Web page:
Why did you choose hockey over show jumping [Simpson won the British newcomers’ final in the 1992 Horse of the Year show]?
I don’t ride anymore as I don’t have the time – it’s a big commitment. But, it’s like riding a bike, you never forget, and some day I might go back.
The reason I chose hockey over show jumping was because one of my top horses unfortunately died suddenly. Show jumping horses are just like athletes – it takes years to get to that top level. We didn’t have the money to go out and buy top horses. We brought the horses up from youngsters. So ultimately that made my decision and, I also wanted to go and study PE. Doing that linked my hockey with my PE study.
You have played through a number of big rule changes. What do you think of those changes and the differences they’ve made to the game?
Some of them have made the game faster and more exciting, and some have made the game slower.
I don’t think the ball having to be five yards from the circle and [that it]can’t go directly in, was a good rule change. There’s a skill in being able to trap these balls. I can understand the danger element, but we played for years without that [rule] and I can’t recall many players being injured before they introduced it.
Rolling subs have made the game quicker, and of course the self-pass. So yes, the majority of rule changes have enhanced the game.
What was the biggest change in the game when you were playing at the height of your career?
The biggest change for me was the offside rule. We were playing both – for Scotland we weren’t playing offside, while for Great Britain we were. That has been the biggest change, because tactically it made a massive difference how we play the game. It was a good change, and that was the biggest in my career.
It’s rare for even really good young players these days to be able to push-pass well, and sometimes even upright hit. Are there any skills which you think have declined in recent years?
I nag about it all the time when I’m coaching – the basics are so important! The game is not difficult, but we’ve introduced a lot of fancy skills; but for me it’s understanding how to do these fancy skills and when to use them.
We overcomplicate the game at times, when, if we just did the basics well, the game would be a lot better and a lot simpler. And for kids, stopping the ball, trapping the ball and being able to run with the ball in a comfortable position so that they’re able to pass off either foot, is so important.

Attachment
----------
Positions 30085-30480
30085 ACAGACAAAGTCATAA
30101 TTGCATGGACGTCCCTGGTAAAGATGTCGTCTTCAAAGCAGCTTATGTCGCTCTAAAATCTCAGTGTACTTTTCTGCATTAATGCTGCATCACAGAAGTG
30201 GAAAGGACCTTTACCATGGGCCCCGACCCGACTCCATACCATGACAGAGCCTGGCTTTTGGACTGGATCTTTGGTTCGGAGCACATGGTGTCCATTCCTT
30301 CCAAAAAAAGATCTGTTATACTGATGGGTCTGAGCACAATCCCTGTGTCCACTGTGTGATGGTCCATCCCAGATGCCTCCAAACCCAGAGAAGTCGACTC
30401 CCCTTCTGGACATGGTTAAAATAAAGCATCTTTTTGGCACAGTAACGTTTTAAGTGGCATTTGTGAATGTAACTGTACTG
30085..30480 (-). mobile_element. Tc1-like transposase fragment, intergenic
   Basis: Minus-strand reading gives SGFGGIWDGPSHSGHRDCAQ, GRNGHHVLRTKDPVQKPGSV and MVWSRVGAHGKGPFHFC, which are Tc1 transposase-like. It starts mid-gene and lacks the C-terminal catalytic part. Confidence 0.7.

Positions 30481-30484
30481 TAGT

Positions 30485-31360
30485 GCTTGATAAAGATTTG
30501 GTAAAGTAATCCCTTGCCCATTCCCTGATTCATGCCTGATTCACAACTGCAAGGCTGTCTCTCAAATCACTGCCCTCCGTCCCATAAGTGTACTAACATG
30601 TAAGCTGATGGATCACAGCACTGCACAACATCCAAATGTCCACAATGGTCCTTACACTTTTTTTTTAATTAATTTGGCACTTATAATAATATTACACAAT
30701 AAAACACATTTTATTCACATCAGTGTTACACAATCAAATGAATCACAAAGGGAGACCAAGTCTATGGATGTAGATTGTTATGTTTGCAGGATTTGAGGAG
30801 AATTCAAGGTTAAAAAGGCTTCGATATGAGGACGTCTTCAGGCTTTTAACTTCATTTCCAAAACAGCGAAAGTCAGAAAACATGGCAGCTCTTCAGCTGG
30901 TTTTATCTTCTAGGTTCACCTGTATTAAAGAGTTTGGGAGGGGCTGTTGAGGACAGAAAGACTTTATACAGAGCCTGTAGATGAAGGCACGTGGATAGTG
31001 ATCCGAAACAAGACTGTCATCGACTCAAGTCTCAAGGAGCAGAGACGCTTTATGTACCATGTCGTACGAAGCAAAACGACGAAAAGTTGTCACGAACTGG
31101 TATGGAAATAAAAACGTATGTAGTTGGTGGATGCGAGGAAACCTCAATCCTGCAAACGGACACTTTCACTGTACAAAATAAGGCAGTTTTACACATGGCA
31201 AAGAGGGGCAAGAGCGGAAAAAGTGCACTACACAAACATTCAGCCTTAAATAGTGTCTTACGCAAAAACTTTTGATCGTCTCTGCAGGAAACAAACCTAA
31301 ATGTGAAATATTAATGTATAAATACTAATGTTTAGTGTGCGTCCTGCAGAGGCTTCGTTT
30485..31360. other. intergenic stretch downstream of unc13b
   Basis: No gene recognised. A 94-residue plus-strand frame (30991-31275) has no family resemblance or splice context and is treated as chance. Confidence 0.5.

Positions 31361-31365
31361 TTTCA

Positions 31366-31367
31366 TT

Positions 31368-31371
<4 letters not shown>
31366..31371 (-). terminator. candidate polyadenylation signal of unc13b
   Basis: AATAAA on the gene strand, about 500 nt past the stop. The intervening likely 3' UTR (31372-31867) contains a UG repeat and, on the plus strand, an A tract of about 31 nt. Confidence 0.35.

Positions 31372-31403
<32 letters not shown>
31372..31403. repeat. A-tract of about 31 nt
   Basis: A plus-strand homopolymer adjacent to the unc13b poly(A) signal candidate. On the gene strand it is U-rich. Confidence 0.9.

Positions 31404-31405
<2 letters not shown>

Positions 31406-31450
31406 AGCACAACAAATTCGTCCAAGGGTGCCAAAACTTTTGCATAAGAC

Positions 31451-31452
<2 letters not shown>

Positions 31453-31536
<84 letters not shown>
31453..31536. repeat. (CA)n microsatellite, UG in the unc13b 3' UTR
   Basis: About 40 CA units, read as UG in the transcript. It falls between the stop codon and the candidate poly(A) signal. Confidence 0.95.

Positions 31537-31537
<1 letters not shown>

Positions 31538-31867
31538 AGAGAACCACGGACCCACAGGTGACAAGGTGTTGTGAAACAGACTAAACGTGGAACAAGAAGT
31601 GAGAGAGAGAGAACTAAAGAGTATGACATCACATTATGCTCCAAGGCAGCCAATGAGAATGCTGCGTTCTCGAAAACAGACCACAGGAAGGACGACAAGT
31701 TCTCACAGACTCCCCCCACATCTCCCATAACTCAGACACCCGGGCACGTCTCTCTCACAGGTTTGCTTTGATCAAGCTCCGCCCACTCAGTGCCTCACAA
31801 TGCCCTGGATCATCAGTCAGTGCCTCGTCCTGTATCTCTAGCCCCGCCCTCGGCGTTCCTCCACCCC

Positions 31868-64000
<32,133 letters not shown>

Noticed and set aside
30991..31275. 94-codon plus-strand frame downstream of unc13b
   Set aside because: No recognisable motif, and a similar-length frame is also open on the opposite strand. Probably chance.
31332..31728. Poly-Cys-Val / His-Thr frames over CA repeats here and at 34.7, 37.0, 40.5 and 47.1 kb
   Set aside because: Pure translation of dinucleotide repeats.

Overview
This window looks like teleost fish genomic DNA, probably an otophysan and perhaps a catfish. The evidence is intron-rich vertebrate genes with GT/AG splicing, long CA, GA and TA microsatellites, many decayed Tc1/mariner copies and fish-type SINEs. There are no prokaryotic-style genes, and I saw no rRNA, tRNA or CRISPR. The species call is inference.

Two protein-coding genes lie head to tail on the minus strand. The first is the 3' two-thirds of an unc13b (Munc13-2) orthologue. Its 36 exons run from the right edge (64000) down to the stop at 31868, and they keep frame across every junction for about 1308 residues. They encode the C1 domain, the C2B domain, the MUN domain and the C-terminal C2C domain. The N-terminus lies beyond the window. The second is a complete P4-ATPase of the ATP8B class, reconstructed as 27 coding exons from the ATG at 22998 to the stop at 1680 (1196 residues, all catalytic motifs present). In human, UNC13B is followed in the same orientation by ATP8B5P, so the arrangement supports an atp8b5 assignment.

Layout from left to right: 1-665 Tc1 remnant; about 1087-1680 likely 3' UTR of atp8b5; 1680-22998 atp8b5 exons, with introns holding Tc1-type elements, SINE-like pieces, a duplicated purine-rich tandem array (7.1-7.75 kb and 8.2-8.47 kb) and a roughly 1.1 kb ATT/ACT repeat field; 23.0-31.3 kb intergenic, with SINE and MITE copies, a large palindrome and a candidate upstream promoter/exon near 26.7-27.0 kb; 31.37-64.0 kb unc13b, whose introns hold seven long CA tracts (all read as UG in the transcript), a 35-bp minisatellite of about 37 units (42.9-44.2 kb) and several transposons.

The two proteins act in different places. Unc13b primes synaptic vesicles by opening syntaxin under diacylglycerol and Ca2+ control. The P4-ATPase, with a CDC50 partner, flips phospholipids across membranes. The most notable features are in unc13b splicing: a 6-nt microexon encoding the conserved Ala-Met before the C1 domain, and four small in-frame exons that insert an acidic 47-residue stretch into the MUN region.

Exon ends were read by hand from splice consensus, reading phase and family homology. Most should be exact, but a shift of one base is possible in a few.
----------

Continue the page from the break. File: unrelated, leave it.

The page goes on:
The slap has made kids lazy because they’ve grown up on Astroturf. I grew up at school playing hockey on grass – that’s why I can hit the ball. A lot of players at senior level can’t hit the ball properly, and I definitely think that has an impact. And on Astroturf they get lazy because don’t move their feet.
I am always nagging about their basic skills – hands apart on the stick, feet busy, push passing on the run.
Are you still playing? Or is all your time taken up with coaching now?
I am still playing and just moved to my local club Glasgow Accies where I keep my hand in. At the end of the day I still love the game. I like playing with the youngsters at my club, and, hopefully, I can transfer my knowledge and skills to them.
What do you do in your capacity as a Sky Sports Living for Sport Ambassador?
In that role I’m an athlete mentor. It’s a free, UK-initiative that schools sign-up to. Basically we go to schools and they can use us for anything. Mostly, for me, it’s just to chat and try and inspire kids through my own story and what I’ve achieved.
I like to give them the right message – and my message, my story, is all about having the right attitude, irrespective of how skilful you are. If you have the right attitude it’s amazing what you can achieve – it’s the biggest single factor. But, you have to want to do it and you have to understand how to do it – and you have to be prepared to make certain sacrifices.
That positive mental attitude is, for me, the single biggest factor in terms of actually achieving the best that you can possibly achieve.
It’s been fascinating talking to you about our great sport. Anything else you’d like to mention?
I have had huge amount out of my sport, but I’ve put a lot into it. I’ve been fortunate – I’ve had two Olympics, three Commonwealth games and two World Cups, and various other tournaments. I would never change anything – I’ve loved all of it.